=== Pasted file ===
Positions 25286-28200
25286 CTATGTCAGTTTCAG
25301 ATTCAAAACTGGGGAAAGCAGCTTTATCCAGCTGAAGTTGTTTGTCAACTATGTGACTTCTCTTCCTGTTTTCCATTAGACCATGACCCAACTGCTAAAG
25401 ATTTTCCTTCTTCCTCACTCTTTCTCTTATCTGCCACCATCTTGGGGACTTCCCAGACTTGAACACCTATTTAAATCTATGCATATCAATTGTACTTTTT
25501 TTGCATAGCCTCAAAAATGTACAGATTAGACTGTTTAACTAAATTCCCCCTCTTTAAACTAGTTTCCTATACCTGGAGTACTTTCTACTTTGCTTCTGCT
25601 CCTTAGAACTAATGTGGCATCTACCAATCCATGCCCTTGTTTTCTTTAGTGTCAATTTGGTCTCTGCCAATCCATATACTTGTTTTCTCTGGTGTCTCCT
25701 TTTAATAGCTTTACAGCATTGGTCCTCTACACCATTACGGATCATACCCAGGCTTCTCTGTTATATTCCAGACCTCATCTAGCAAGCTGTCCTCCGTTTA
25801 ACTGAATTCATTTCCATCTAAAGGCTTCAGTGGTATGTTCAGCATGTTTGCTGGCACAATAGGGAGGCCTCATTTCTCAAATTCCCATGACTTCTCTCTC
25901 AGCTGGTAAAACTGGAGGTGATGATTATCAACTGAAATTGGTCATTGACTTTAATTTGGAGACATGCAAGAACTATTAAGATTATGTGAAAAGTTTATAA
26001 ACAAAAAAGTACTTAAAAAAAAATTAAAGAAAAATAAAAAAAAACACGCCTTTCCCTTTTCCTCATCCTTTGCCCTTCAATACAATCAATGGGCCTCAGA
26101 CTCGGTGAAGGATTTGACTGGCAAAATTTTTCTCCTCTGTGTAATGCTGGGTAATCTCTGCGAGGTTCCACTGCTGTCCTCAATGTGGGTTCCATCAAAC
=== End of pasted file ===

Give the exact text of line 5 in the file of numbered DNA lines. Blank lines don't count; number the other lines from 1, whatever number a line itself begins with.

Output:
25501 TTGCATAGCCTCAAAAATGTACAGATTAGACTGTTTAACTAAATTCCCCCTCTTTAAACTAGTTTCCTATACCTGGAGTACTTTCTACTTTGCTTCTGCT